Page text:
In early September of 2006, Peggy began to have problems with her vision. After visiting several doctors she was told she might need special glasses to correct her vision. Soon after, a facial palsy appeared on the left side of her face, which prompted several scans to determine the cause. What they found changed our lives forever. On October 5, 2006, we received the news that the cancer had returned, much more aggressively. The cancer was in her legs, her lungs and there was a mass pressing on a nerve in her brain. The diagnosis was terminal; they gave her 2 to 5 years to live.

Peggy began multiple rounds of chemotherapy and radiation to fight this disease or at least, hold on as long as she could. Through it all, she remained a strong person, with integrity and a sense of humor. With a beautiful smile and strong faith, she never asked why and plowed through life living each day to the fullest.

Near the end of November 2007, our friends wanted to do "something" for us. Peggy's only wish was to quit work so that she could spend time with her family, especially her boys. It was after this conversation that "Peggy's Wish" was formed.

"Peggy's Wish" is a group of my closest life long friends. Their goal was to make Peggy's wish of staying home with her boys a reality. On January 26, 2008, a benefit was held with nearly 500 people in attendance. This was a testament to Peggy and how she lived her life. The event was amazing, and Peggy had a great time visiting with all of her family and friends. The Peggy's Wish team did a fantastic job with everything and when it was all said and done, Peggy was granted her wish to stay at home with her boys.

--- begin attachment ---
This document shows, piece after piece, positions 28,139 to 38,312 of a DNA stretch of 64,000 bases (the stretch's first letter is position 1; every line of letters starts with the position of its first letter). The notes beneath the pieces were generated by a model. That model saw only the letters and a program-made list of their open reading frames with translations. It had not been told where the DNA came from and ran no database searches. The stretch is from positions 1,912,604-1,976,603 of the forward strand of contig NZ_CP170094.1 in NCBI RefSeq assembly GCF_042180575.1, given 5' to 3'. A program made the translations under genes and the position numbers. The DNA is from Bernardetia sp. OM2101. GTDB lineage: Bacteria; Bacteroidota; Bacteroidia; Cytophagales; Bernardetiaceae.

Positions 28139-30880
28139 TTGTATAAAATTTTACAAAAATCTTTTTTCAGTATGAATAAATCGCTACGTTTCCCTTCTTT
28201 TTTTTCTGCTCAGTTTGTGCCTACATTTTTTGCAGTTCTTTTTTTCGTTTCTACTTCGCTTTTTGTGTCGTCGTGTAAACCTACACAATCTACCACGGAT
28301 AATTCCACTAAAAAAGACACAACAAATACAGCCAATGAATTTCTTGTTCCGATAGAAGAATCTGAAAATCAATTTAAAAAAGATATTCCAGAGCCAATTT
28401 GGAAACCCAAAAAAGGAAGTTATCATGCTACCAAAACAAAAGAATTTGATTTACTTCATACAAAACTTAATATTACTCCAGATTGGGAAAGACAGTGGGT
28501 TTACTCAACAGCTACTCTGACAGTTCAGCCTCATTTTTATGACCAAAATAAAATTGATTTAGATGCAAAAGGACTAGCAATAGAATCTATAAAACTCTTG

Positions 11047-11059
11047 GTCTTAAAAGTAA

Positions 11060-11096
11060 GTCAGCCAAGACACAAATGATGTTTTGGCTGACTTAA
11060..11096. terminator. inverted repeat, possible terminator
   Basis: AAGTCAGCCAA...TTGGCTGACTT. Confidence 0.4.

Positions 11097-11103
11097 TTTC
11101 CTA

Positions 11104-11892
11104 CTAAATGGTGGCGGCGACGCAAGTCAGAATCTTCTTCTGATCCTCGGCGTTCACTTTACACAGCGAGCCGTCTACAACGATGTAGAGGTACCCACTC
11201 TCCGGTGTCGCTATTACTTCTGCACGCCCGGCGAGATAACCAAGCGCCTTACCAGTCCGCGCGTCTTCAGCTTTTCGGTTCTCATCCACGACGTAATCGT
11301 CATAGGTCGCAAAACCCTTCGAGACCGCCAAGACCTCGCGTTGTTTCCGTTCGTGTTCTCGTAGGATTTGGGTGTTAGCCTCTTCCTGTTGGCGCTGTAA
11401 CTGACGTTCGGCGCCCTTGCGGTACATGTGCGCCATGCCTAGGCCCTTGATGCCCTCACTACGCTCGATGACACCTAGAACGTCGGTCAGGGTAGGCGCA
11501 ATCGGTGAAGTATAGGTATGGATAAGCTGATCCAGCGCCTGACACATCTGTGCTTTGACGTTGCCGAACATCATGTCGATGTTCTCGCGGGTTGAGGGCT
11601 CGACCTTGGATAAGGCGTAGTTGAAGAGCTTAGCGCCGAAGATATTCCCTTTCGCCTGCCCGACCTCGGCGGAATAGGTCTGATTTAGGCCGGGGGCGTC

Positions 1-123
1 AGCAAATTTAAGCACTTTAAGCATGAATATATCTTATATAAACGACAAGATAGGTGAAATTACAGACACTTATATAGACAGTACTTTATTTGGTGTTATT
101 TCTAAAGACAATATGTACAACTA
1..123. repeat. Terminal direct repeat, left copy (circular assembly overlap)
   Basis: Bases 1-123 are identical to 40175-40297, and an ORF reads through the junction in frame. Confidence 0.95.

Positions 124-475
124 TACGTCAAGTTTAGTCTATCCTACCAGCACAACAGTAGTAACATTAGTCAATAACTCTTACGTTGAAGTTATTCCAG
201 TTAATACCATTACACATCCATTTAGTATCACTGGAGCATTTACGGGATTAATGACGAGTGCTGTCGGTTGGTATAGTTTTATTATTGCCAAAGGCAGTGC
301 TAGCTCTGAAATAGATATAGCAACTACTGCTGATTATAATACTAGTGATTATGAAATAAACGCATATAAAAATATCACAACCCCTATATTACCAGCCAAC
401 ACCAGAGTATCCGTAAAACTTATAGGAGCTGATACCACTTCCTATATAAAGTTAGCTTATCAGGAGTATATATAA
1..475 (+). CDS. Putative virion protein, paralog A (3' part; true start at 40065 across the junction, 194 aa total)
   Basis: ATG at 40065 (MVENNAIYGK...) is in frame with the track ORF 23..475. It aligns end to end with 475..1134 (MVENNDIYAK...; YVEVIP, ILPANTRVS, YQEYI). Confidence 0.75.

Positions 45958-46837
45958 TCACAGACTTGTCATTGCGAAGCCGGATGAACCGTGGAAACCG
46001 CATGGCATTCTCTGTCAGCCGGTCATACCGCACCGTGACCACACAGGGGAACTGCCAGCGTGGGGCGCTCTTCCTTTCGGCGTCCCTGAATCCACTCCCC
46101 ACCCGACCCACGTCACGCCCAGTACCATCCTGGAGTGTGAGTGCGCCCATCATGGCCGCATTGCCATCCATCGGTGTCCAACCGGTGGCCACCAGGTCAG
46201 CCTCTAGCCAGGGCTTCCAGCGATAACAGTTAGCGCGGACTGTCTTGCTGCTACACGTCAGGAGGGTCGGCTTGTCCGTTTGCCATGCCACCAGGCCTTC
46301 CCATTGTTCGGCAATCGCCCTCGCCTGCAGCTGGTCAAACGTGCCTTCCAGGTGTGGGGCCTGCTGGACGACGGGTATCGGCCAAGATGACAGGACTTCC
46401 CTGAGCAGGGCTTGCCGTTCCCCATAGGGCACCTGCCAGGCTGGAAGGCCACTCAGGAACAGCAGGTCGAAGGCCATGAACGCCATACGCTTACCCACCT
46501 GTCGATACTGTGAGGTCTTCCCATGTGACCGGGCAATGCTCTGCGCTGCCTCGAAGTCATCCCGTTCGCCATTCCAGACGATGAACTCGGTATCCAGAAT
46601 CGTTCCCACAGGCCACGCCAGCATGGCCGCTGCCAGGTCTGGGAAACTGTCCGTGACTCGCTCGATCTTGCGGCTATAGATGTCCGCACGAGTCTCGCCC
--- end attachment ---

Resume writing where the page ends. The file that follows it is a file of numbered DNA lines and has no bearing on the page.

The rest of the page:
Unfortunately, the time she had remaining was very short. In early March 2008, Peggy found out that the cancer had spread throughout her body including her liver and brain. She spent the last few weeks of her life saying goodbye to everyone and preparing her sons for life with out her. She was an amazing mother, wife and friend.

On March 24, 2008, Peggy went to a hospice center, the Kobacher House. In typical Peggy fashion she waited for everyone to come and say goodbye to her. On March 27, 2008 at 5:45 pm, my beloved wife took her last two breaths and passed away in my arms.

Over the next few days I knew that I could not let this be the end. After speaking with my friends "The Peggy's Wish Crew", a decision was made to form a foundation. "Peggy's Wish, The Peggy Albright Foundation" was formed. The mission is to help comfort young breast cancer patients like Peggy. After an initial meeting, we came up with items that my wife held so dear during her entire treatment. The items include: the hat she chose to wear instead of a wig, a blanket for those chemotherapy days at the center, a journal to chronicle her questions, appointments and thoughts, and a bag to keep it all together.

Some people may wonder about our slogan "It's a good day". It was on October 6, 2006, the morning after we learned that Peggy's cancer had returned. As I woke up next to her, I told her "It's a good day". Peggy asked why, I said, "Because I got to wake up next to the person I love". This became our saying and we did have many good days after.

We at The Peggy Albright Foundation hope that you too are able to say, "It's a good day".